The Tresavean Trail is a haven for wildlife and, at only two miles, is a short but sweet adventure along the old railway line from the top of Buller Hill, with amazing views as far as St Austell. The two and a half mile Tehidy Trail takes in Tehidy Country Park, linking with the Portreath Branchline Trail and, ultimately, the Coast to Coast Trail. And the Tolgus Trail is currently under construction, tipped to be an immediate favourite with walkers and cyclists alike.
Cornish self catering cottages are popular with sporty types of every kind, from surfers to cyclists and walkers and more. On Cornish self catering holidays they enjoy the freedom they need to discover one of the most beautiful parts of Britain in comfort, style and privacy… with lots of lovely space.
You’re stuck in traffic. You can see cars and lorries snaking off into the far distance in a sparkling line and, opening the window, the stench of fumes drifts into your car. The kids are cross and thirsty, you need a pee and it looks like you might miss your flight if the jam doesn’t clear soon. An hour later you’re racing through the airport car park with luggage flying, desperate to get through the deadly boring, lengthy check-in process and finally get on your plane. You’re exhausted. And you have to do the same again on the way home. Bearable, maybe, if you’re going away for three weeks or more but painful at either end of a seven day break.
On the other hand Cornwall cottages with pools beckon you, a leisurely drive, coach or train journey away with none of the nightmares associated with flying abroad. No squashing yourself into a tiny aeroplane seat with a load of drunk Brits and someone’s children yelling in your ear all the way. No tummy bugs and nasty insect bites. No sunstroke. Just acres of deliciously sandy beaches, the best of British summer weather and a tasteful, luxurious home-from-home to stay in.
A boom in the availability of dog friendly Cornwall holiday accommodation means you can take your beloved pooch along with you instead of leaving him or her alone and baffled in a kennel. The good old NHS is ever-present just in case you or your little ones injure yourselves. There’s a host of excellent nightclubs in the county for all-nighters you’ll never forget. Countless ancient monuments and fascinating landmarks. Wildlife galore. The country’s best surfing. Legendary sailing. Friendly locals. Sunsets to die for. And a wealth of excellent restaurants, gastro-pubs and eateries to treat your taste buds to something uniquely special, fresh from the tangy, briny sea.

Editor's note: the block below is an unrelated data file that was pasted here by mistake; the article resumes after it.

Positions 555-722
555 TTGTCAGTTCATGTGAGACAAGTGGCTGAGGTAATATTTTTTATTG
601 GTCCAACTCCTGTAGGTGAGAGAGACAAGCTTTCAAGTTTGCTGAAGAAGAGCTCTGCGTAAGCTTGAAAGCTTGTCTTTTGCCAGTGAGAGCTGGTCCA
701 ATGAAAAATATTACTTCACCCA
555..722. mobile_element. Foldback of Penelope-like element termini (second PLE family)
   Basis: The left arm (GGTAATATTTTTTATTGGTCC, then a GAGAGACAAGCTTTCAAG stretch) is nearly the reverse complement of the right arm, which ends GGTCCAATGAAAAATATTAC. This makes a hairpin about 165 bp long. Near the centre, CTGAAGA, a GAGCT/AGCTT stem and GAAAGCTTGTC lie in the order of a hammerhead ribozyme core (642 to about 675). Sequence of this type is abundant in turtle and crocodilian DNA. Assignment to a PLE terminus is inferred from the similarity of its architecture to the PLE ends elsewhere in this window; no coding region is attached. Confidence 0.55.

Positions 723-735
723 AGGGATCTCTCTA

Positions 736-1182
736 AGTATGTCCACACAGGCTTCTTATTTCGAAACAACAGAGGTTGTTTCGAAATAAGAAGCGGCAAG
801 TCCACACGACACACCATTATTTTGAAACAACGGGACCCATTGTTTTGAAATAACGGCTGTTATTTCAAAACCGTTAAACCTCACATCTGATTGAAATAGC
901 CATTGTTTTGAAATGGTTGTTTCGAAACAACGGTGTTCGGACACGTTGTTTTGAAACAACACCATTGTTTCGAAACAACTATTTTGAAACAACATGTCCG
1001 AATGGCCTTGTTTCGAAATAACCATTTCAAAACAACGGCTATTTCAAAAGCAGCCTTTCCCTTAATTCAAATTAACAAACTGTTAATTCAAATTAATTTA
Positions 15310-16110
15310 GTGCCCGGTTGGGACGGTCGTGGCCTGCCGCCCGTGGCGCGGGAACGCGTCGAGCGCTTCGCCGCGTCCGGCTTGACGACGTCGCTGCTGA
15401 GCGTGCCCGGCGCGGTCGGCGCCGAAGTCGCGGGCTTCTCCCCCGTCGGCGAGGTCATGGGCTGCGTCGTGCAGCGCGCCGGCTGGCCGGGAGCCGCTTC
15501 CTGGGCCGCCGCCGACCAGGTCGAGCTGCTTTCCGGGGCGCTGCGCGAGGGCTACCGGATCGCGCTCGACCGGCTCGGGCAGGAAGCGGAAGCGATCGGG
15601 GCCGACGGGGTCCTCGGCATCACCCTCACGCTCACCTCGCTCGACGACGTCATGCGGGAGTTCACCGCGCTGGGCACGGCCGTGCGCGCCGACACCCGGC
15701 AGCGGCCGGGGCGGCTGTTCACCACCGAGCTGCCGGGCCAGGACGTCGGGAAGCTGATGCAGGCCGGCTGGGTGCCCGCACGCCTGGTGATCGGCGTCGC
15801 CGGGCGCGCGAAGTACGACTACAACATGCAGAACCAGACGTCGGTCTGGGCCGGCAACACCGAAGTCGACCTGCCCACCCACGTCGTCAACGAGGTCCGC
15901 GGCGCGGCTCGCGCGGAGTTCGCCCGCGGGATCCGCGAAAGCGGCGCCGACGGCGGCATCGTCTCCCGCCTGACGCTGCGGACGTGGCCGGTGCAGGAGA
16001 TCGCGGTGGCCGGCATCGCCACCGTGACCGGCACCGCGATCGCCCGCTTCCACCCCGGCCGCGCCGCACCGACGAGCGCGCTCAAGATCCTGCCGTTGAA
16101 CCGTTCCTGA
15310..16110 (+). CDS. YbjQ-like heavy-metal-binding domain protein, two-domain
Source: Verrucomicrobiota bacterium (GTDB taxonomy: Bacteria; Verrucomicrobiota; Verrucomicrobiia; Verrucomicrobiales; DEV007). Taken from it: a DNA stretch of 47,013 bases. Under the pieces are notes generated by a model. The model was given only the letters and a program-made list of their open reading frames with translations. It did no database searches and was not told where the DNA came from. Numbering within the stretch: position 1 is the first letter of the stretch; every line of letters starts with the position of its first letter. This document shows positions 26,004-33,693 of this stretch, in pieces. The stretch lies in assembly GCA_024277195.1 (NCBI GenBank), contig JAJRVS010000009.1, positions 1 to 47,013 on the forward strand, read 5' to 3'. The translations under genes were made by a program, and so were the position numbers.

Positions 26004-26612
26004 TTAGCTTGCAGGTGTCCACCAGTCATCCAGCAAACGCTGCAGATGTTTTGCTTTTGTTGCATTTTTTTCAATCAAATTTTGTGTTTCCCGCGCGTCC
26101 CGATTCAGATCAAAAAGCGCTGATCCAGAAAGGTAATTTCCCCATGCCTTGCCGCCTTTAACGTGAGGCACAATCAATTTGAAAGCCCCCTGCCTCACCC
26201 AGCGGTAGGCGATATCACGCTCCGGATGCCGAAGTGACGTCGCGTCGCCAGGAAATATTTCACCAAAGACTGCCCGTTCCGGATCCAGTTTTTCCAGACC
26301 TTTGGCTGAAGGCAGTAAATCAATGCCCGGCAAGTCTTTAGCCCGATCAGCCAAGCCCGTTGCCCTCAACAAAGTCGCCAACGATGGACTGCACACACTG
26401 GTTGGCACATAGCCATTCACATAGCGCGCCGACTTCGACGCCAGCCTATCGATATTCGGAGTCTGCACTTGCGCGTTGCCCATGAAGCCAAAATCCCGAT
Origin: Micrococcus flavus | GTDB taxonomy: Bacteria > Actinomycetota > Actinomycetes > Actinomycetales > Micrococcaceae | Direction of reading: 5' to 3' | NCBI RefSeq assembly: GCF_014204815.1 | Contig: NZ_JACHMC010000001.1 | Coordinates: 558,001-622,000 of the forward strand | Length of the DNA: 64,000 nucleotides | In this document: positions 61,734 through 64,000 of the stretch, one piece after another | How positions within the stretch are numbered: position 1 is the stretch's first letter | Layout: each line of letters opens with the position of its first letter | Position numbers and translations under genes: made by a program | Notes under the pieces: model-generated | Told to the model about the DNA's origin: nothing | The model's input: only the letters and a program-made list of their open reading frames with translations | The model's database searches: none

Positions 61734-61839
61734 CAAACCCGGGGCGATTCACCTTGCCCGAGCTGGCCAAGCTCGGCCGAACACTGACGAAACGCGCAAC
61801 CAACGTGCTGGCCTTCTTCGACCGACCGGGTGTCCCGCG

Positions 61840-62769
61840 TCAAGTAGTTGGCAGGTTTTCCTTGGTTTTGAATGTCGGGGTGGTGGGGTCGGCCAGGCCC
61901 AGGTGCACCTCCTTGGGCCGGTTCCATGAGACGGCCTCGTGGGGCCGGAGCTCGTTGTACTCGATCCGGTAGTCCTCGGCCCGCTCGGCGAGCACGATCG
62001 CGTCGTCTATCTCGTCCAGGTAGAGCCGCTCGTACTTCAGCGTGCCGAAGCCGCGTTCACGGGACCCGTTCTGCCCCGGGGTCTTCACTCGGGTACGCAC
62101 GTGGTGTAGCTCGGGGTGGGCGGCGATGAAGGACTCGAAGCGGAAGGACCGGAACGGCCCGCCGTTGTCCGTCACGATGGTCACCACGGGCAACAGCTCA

On a Cornwall holiday cottage break you’re far enough away from home so you forget your everyday life completely, which is what great holidays are all about. But near enough so you’ll arrive home properly refreshed by a good dose of exposure to one of the most beautiful counties in lovely, familiar England.
Last but not least, staying close to home for your holidays means you feed the local economy instead of taking your hard-earned cash abroad. It’s good for British businesses and your investment in Cornwall will help secure it as a prime holiday destination and a thriving, vibrant community for generations to come.
If you’re into birding or twitching you can’t go far wrong with Cornwall cottage holidays. A smart holiday home provides plenty of room to stash your bird watching gear, loads of room to spread out wet clothing if you need to and enough home comforts to soothe away the rigours of a hard day tracking down fascinating species. Best of all the county is packed with really good birding spots. Take the estuary at Hayle for a start, an internationally recognised bird hot spot down in the west.